Although I gagged every time I prepared tofu (it looks like a block of curdled milk), I emerged from this journey a changed woman. I now think differently about my diet, how food is processed and veganism itself.
But don’t expect to see me naked in a PETA ad anytime soon.
Veganism is not for wimps
Going vegan sounds easy. It’s just plants, right? Yes, but I went from never thinking twice about eating anything to obsessing all the time about everything I ate (more on that later).
Although I did feel healthier and greener, the urge to eat processed food that would eventually clog my arteries sometimes was overpowering. On numerous occasions, I really, really, really wanted a pizza with greasy, wonderful cheese. As you’ll learn, I wasn’t always up to the challenge of resisting temptation.
I also discovered vegans have to learn to explain themselves. A lot. People are curious and ask questions. For instance, there was the wedding reception I attended where I got a different meal than everyone else at the table. And there was a holiday outing with the Columbus Monthly editorial staff at Marcella’s in the Short North when my diet became a main topic of discussion. I felt uncomfortable—guilty that I was dominating the conversation without trying to fuel it.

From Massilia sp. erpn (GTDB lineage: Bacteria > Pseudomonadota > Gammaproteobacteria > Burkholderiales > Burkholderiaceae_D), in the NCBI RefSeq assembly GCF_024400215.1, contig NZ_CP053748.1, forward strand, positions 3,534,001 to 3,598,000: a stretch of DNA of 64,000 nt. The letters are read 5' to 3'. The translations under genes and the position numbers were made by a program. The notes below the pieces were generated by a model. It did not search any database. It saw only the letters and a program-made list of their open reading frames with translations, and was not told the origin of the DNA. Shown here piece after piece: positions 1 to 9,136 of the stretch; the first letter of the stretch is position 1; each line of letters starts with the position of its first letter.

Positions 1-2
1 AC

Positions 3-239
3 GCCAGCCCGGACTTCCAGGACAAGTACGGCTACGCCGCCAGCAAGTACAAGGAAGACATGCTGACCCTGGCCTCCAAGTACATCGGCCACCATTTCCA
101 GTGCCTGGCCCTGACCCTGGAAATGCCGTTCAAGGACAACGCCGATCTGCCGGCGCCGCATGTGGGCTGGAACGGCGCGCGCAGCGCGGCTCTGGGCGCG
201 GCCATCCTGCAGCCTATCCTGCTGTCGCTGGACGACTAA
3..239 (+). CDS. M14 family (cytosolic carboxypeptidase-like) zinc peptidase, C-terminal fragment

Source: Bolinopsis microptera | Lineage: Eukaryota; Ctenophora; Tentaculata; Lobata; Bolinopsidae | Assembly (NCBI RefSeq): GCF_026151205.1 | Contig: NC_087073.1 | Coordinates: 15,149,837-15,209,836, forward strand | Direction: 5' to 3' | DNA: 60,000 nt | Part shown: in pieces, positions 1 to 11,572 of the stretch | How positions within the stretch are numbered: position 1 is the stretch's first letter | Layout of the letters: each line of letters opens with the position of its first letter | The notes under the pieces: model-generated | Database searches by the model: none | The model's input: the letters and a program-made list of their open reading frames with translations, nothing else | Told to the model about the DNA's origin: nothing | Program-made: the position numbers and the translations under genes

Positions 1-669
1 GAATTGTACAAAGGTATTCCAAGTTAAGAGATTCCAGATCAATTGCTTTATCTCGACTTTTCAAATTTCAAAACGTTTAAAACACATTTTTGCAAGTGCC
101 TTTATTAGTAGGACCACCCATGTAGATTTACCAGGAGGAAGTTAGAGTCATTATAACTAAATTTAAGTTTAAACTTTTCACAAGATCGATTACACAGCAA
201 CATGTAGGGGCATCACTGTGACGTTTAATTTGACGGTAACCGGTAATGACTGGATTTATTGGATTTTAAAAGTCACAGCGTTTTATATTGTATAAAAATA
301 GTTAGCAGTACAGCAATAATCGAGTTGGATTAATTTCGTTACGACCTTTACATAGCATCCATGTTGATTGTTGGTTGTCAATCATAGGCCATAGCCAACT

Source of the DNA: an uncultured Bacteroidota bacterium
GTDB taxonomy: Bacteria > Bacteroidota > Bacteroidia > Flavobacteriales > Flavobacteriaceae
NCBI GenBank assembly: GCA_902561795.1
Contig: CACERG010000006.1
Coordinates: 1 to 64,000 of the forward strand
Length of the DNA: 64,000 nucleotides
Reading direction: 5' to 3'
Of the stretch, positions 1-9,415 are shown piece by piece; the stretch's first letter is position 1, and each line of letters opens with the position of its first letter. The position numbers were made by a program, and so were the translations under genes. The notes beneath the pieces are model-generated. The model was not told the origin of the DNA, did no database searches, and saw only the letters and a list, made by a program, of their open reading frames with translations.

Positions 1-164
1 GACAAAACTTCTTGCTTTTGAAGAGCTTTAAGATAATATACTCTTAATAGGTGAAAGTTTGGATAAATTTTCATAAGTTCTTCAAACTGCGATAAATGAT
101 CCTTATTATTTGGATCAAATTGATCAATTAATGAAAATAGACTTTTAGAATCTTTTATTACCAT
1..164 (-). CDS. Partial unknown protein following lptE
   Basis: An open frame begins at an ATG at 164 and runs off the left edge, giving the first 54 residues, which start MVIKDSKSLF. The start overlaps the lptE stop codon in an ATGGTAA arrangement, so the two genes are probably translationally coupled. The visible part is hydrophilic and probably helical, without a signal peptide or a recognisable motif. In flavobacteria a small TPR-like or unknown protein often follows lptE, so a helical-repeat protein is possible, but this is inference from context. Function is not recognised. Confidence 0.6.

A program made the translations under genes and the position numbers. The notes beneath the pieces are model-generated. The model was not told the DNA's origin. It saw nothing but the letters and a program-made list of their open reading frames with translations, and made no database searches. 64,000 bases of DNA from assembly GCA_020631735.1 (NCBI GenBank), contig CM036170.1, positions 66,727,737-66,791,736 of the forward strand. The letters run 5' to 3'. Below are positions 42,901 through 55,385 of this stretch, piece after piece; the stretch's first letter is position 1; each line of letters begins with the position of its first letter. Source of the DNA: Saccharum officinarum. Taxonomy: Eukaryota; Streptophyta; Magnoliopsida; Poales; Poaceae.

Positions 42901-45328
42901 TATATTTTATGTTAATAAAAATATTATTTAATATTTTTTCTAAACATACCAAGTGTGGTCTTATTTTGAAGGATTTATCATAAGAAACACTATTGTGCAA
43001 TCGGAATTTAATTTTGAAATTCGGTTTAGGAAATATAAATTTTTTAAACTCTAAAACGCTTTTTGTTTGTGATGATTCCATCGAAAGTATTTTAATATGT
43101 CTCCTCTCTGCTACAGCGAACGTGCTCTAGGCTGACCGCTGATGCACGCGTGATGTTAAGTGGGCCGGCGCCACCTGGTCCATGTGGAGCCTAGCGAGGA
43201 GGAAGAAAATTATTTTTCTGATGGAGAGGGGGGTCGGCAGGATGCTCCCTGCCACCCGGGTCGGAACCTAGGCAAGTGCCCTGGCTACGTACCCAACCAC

Eventually, I got used to the attention.
Grocery shopping for dummies
On my first trip to Kroger, I spent two hours trying to figure out what to buy.
It was exhausting.
I did what any good vegan would do and parked myself in the Nature’s Market section. I inspected labels until my vision started to blur. I realized that if I were going to be a super-strict vegan, my only food choice would be grass. So any item that said, “May contain milk or eggs” wasn’t crossed off the list.
Here’s a sampling of my cart: Silk soy milk, Gardein “chicken” breasts (three for $7), Yves “ground beef” ($10 for one pound!), tempeh (vegetable protein that can be substituted for meat), “bacon” strips, lentils (which are still sitting in my refrigerator), tofu, vegetarian refried beans for tacos, soy yogurt ($1 per carton), Lightlife lunch “meat” and wine, wine and more wine (hey, I had to dull the pain of no cheese with something).